Japan has embarked on a trial initiative starting November 28 aimed at the over-the-counter sale of "morning-after" contraceptive pills. However, critics have denounced the project's limited scope, advocating for a complete removal of restrictions on access.
For years, advocacy groups have decried the stringent regulations in socially conservative Japan, where emergency contraceptives were solely obtainable with a doctor's prescription, necessitating a visit to a clinic or pharmacy. This requirement dissuaded many women, particularly rape survivors and teenage girls, according to campaigners.
The pilot program, operating across 145 pharmacies, allows the pill to be acquired without a prescription. Nevertheless, individuals are still obliged to present identification and take the medication in the presence of a pharmacist, as stated on the Japan Pharmaceutical Association's website.
The minimum age for purchasing the over-the-counter pill is 16, although those under 18 must be accompanied by a parent or guardian. The price range was fixed between 7,000 and 9,000 yen.
Expressing dissatisfaction with the trial, the Emergency Contraceptives at Pharmacies Project campaign group emphasized the program's limitations. "The selection of pharmacies was very restricted. The pill's availability is confined to only 145 drugstores, accounting for a mere 0.2% of the country's total 60,000 pharmacies," remarked Asuka Someya, co-chair of the organization, during a press briefing.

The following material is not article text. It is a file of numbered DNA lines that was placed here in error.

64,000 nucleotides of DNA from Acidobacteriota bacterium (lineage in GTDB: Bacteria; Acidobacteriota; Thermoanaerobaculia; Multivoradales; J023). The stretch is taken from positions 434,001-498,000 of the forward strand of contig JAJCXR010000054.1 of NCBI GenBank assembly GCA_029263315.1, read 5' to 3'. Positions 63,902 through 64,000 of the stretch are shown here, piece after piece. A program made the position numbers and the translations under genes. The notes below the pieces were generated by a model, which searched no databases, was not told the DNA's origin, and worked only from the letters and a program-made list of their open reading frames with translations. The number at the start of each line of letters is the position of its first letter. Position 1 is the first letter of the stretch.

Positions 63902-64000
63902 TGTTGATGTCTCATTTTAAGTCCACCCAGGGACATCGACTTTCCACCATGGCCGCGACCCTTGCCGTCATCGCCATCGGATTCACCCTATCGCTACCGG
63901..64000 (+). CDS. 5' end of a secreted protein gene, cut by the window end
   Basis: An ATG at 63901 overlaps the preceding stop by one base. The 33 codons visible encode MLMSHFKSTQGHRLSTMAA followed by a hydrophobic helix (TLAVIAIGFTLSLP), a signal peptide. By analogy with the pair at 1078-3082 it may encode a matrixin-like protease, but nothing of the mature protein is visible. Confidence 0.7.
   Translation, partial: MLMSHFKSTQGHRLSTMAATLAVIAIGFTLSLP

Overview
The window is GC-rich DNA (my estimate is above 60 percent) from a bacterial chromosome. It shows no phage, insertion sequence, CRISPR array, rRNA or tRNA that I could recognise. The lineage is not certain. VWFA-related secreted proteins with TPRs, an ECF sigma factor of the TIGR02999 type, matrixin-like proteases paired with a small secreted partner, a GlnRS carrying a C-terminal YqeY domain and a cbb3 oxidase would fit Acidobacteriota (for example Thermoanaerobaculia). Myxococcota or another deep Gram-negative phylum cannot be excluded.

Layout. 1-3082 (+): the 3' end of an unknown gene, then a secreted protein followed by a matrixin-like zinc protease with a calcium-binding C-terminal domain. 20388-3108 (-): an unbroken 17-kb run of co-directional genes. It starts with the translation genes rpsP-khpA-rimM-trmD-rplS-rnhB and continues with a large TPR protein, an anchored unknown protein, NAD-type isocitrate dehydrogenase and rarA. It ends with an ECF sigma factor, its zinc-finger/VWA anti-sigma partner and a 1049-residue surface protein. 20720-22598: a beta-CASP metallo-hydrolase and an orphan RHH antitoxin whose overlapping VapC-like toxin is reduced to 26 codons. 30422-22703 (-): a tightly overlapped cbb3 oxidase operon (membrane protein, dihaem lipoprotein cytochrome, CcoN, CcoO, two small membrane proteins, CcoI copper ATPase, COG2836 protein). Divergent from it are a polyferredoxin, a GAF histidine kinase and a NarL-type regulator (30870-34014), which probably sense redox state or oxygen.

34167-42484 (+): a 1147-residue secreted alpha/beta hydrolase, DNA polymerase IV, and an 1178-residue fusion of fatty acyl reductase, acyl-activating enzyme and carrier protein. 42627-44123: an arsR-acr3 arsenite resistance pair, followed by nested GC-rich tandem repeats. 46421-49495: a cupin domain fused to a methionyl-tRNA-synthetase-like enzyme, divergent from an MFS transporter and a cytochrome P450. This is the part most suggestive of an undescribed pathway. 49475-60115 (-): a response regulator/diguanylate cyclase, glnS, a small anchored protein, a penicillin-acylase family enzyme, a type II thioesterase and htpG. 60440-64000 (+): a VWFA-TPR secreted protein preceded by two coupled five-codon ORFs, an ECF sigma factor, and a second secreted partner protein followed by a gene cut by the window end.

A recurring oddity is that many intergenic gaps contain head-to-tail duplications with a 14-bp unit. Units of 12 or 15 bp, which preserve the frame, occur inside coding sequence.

Someya further highlighted concerns regarding the requirement for parental consent, citing the substantial barriers it poses for minors.
"We have once more urged the Health Ministry to swiftly and completely make the pill accessible in pharmacies without any constraints," added Someya.
The commencement of this pilot initiative comes in the wake of an overwhelmingly positive response during a Health Ministry public consultation earlier this year, where 97% of the 46,000 respondents voiced their support.
The World Health Organization, advocating for the routine inclusion of emergency contraception in national family planning programs, highlights its importance on its official website.